VolturnUS was developed by the University of Maine. (University of Maine / Wikimedia Commons)

Like barges, semi-submersibles do not require specialist tow-out equipment and work for a wide range of water depths. Manufacturing is again a challenge.

5. Combination-type

The four categories above are the more “traditional” platforms, influenced by their predecessors in the oil and gas industry. Since the 1960s, floating platforms have meant huge oil rigs can access deeper water sites (the deepest is over 2,000m). Most of these oil rigs in deep water are either semi-submersibles, anchored to the seabed with chains, or TLPs, connected to the seabed with taut cables.

More recently, there has been a trend towards platforms more specialised to floating wind. Specifically, some use a combination of the stability mechanisms, taking advantages from each of the previous designs.

For example, “lowerable ballast” platforms look like traditional semi-submersible or barge platforms, but with a weight hanging from from taut cables.

During turbine installation at the port and tow-out, the weight is raised, so that a traditional (non-deep) dock can be used and no specialist equipment is needed. At the site of installation, the weight is lowered and the platform gets extra stability from a low centre of mass.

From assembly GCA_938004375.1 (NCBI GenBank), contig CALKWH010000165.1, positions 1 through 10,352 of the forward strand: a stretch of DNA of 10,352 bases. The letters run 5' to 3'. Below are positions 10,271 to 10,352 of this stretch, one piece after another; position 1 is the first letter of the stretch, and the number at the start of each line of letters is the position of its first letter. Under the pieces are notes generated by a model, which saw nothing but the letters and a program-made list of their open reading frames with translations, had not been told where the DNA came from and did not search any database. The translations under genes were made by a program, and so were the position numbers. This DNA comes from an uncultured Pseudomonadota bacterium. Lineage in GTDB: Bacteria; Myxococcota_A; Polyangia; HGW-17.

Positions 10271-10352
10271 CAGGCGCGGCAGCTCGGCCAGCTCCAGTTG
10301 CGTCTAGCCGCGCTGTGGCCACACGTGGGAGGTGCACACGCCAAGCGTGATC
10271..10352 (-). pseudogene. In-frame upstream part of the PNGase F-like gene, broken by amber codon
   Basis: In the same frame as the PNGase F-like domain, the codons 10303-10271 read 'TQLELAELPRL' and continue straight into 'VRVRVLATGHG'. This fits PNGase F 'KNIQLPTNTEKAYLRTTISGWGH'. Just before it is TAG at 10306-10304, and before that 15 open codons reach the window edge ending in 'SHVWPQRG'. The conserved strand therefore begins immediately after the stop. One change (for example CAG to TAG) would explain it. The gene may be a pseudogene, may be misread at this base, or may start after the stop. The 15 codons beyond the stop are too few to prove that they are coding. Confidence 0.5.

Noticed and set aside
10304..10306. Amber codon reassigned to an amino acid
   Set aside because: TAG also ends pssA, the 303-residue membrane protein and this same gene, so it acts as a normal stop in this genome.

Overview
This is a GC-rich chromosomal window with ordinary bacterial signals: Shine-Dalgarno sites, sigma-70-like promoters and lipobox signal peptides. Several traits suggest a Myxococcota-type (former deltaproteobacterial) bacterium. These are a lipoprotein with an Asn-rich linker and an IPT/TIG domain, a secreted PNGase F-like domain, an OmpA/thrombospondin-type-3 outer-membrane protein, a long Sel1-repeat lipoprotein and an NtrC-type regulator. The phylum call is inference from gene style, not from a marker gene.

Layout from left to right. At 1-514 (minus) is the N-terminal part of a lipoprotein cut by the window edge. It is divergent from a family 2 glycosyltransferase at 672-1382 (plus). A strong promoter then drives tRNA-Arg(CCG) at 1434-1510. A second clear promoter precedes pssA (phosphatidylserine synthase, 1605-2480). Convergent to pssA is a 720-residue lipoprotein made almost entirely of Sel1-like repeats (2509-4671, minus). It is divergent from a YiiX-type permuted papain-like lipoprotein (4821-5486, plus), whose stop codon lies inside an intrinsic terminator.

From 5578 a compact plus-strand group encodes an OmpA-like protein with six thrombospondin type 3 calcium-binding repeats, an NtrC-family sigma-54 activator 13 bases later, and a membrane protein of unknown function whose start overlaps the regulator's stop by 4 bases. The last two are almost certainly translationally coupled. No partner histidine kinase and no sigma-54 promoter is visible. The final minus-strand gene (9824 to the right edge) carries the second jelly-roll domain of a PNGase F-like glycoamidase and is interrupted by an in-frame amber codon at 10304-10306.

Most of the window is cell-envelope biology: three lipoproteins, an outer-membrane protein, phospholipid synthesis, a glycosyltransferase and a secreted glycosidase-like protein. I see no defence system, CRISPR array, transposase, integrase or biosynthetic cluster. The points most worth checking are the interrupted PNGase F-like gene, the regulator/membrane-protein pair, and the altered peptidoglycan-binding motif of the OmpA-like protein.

Other designs use the benefits of stability from taut mooring lines (similar to a TLP) but are designed to be stable during tow-out and so don’t need a special installation vessel. For example, the picture below shows the X1 Wind platform:

A combination design by Barcelona-based X1 Wind. (X1 Wind)

The taut mooring lines are attached to a single column, which is installed initially. The rest of the platform, which is self-stable, is then towed out and connected to the pre-installed column with the taut mooring lines. The platform uses the extra stability from the mooring lines but without the tow-out instability typical of TLPs.

6. Hybrid platforms

These platforms add another type of renewable energy, most commonly a wave energy converter. This increases the overall amount of energy generated, and reduces costs as power cables, maintenance and other infrastructure can be shared.

A wave energy converter also reduces platform motion, which in turn increases the power performance from the turbine.

Room for improvement

Four floating offshore wind farms have already been built, the largest of which was opened in 2023 off the coast of Norway. Two of these farms use the Hywind spar design and two use the WindFloat semi-submersible.

There have been 18 other platform designs to reach at-sea testing, including at least one of each of the categories described above. Some have plans to build floating farms in the next few years, and additional early-stage designs have plans to deploy their own prototype devices in the near future.

Interestingly, platforms are actually diverging in design. After many years, wind turbines have mostly converged on the three-bladed design that you see today, but there has been no such convergence yet on a consensus “best” floating platform. This suggests significant improvements are still possible, especially in terms of reducing motion and decreasing cost.

This article is republished from The Conversation under a Creative Commons license. Read the original article.